• Improvement of analytical skills, conceptual clarity, critical reasoning, and constructive synthesis in philosophical thinking, dialogue, and writing.
  • Achievement of an articulate, well-argued, scholarly, critical, interpretation of a major philosopher or specific philosophical problem.
  • Heightened historical awareness of the traditional influence and contemporary relevance of your philosopher or problem of interest.


 EVALUATIVE CRITERIA AND COURSE GRADE

A. Assignments.....................................................................................10%

Assignments will include: project proposal, outline, drafts, and bibliography of print and electronic sources, and completion of questionnaire. They are designed to facilitate the philosophical quality, sound scholarship, and organized progression of your chosen research project. They will be graded on a satisfactory/unsatisfactory basis. The following evaluative criteria will be applied to assignments:

  • Completion by due date
  • Adequate degree of detail given the specific assignment
  • Explicit evidence of genuine effort
  • Strict adherence to assignment directions and format

B. Oral presentations and participation................................................20%

These relatively brief (15-30 minutes) oral presentations are designed to improve the overall philosophical quality of your research. They constitute a constructive interactive context in which the student-researcher may outline, advocate, and elaborate on his or her project. They also provide a critical setting for the dialogical solicitation of informed input, questions of clarification, and philosophical objections from seminar participants. Oral presentations and participation will be assessed according to the standard grading scale. Please note percentage weights below.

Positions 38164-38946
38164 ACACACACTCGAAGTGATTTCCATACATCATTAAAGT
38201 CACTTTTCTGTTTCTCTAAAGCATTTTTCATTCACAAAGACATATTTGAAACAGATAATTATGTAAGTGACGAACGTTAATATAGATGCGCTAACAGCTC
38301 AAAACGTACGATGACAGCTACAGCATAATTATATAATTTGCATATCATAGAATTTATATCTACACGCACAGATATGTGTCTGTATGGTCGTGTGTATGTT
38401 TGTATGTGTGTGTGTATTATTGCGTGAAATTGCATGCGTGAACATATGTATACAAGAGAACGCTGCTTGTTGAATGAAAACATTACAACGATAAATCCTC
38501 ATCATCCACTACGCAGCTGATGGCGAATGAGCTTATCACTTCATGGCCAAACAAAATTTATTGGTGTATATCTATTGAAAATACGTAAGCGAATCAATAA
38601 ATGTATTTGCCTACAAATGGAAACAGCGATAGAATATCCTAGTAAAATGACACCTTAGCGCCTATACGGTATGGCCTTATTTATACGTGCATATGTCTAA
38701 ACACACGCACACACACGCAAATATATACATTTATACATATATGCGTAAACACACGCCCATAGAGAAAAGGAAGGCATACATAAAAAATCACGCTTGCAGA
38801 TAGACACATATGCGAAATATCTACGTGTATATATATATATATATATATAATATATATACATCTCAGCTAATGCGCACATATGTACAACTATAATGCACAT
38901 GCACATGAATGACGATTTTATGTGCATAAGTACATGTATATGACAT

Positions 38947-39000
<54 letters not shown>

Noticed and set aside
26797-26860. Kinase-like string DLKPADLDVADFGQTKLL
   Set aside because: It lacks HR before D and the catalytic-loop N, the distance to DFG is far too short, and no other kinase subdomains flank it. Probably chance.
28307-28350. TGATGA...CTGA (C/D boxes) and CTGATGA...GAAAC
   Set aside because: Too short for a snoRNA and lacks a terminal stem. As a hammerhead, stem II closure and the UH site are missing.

B.1
Presentations on independent project.................................................15%
B.2 General participation in all seminar sessions........................................5%

The following assessment standards will be applied to oral presentations and participation:

  • Coherent organization
  • Logical consistency
  • Precise analysis
  • Conceptual clarity and comprehensiveness
  • Capacity to receive and offer constructive criticism
  • Analytic and synthetic reasoning skills

C. Completed research project..........................................................…70%

Your final written work will be evaluated according to the following criteria:

  • Clear and coherent organizational structure
  • Concise and straightforward style
  • Clearly stated, focused thesis statement
  • Well-argued elaboration and defense of thesis
  • Accurate exposition of the views and arguments of a philosopher, school, etc.
  • Analytic and synthetic reasoning skills
  • Explicit definition and consistent usage of technical terms
  • Anticipation of, and reasoned response to, likely objections
  • Standard, scholarly use of language
  • Appropriate degree of detail
  • Scholarly documentation of sources (format, footnotes, bibliography, etc.)
  • Manageable aim and execution
  • Clarifying use of concrete examples
  • Originality and insight
  • Logical cohesion and consistency
  •  

Due date: